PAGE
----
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Nature Park Network

NParks will protect Singapore’s four nature reserves and our core biodiversity areas through the establishment of Nature Park Networks that safeguards and extend our natural capital.

 

Central Nature Park Network

As part of a holistic conservation approach, NParks had established a network of buffers in the form of nature parks, surrounding Singapore’s Central Catchment Nature Reserve and Bukit Timah Nature Reserve. NParks sensitively enhances the habitats within these buffers so that they remain rustic and forested, and at the same time provide the public with alternatives to connect with nature. These buffers also protect the central nature reserves against developments that abut them. Beyond serving as buffers and habitats, the Central Nature Park Network provides ecologically inter-dependent habitats for the flora and fauna of the Nature Reserves, and are also integral to the network of ecological connectivity that is being established throughout the island.

 

Central Nature Park Network

 

The establishment of the Sungei Buloh Nature Park Network adds to the existing Central Nature Park Network.

Taking reference from the Nature Conservation Masterplan, NParks utilises a science-based approach to ensure that the buffer areas and the ecological network are optimal as habitats and ecological corridors. One such effort is through the Forest Restoration Action Plan which guides the approach to assist our nature parks and ecological corridors approximate the mature rainforest in species and structure.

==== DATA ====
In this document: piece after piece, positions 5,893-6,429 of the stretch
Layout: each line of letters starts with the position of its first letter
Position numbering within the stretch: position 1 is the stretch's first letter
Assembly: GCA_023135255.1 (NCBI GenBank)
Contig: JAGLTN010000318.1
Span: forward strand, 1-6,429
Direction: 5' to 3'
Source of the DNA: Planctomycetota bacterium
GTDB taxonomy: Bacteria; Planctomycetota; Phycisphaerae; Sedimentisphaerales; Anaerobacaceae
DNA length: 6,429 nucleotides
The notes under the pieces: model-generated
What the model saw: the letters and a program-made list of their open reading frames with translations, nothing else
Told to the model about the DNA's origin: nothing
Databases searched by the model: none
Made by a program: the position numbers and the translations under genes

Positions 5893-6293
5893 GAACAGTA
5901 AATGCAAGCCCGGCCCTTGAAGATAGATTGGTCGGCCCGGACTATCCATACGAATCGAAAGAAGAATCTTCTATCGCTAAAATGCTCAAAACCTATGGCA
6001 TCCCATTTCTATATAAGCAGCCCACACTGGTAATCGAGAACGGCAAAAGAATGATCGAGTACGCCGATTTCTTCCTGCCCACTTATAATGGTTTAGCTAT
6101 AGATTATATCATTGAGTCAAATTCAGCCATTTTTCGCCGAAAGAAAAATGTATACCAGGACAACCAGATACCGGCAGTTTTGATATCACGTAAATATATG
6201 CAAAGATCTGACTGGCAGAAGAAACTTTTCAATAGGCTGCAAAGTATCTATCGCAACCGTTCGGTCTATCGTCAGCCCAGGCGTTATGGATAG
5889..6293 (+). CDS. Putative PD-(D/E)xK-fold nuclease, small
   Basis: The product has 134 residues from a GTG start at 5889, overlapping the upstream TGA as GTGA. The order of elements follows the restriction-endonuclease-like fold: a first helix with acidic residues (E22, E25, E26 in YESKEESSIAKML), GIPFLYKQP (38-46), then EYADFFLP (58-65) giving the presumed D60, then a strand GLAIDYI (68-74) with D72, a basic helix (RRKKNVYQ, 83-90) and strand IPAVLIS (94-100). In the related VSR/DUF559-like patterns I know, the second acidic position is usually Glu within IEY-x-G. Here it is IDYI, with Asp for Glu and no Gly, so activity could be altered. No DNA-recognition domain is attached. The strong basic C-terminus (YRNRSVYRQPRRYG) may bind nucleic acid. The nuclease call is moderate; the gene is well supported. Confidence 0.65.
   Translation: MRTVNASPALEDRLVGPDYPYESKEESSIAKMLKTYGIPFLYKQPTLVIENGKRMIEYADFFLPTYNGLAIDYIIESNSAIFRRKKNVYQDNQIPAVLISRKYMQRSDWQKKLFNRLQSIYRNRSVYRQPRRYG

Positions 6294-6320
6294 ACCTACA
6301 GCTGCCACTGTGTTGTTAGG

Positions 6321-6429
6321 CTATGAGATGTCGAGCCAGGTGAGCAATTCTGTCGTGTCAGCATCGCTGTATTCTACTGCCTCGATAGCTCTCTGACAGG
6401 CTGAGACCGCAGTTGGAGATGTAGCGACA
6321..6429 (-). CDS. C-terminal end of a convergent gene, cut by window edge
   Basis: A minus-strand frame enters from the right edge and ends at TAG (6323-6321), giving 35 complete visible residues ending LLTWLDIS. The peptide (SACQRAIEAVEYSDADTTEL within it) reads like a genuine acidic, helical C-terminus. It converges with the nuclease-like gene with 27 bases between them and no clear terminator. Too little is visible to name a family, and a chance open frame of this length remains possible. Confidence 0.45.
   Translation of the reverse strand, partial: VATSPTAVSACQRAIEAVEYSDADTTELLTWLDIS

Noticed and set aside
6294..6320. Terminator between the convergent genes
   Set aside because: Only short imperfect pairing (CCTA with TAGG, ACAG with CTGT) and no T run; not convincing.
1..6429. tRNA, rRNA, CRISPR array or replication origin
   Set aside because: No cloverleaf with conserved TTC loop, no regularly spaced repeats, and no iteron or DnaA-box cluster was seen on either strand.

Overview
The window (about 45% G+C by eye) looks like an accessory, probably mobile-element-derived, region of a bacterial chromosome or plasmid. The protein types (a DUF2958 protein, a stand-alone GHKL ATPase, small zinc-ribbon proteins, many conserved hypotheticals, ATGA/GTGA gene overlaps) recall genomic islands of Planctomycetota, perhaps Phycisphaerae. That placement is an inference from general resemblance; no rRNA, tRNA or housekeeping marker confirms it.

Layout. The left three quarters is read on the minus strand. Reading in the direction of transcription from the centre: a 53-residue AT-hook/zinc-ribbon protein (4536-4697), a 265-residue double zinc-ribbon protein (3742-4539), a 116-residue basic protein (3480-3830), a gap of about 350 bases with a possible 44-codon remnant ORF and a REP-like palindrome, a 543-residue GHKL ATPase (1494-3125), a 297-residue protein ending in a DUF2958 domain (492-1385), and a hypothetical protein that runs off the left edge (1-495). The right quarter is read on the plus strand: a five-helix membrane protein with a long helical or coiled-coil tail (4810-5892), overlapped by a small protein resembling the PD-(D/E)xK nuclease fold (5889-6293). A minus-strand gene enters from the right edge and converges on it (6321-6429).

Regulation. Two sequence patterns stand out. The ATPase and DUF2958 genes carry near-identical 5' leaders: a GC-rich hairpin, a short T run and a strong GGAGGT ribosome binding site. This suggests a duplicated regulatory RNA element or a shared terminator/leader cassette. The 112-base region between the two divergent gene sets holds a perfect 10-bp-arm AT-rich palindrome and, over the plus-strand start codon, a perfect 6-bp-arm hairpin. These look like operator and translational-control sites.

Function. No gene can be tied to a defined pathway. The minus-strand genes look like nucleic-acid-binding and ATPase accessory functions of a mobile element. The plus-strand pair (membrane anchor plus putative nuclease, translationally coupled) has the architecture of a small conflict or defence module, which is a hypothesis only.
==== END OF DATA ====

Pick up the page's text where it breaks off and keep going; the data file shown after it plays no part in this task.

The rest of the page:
Sungei Buloh Nature Park Network

Sungei Buloh Wetland Reserve is recognised internationally as an important site for migratory waterbirds along the East Asian – Australasian Flyway that stretches from the Arctic through Russia and Alaska, to Australia and New Zealand, encompassing 22 countries. It harbours unique wetland flora and fauna, and is home to more than half of the bird species that can be found in Singapore.

Buffers to the Sungei Buloh Wetland Reserve include extensions to the east, west and south, Kranji Marshes, and the Mandai Mangrove and Mudflat. Collectively, these complementary wetland habitats strengthen the conservation of wetland biodiversity in the northwestern part of Singapore and form the Sungei Buloh Nature Park Network.

Not publicly accessible

  • Jalan Gemala Marshland and Kranji Reservoir Marshes Nature Areas
  • Southern Extension

To be completed in 2022

  • Lim Chu Kang Nature Park (formerly Western Extension)
  • Mandai Mangrove and Mudflat Nature Park

 

Sungei Buloh Nature Park Network

 

Do note the Dos and Don’ts if you are visiting the various nature parks.

Last updated on 19 August 2020

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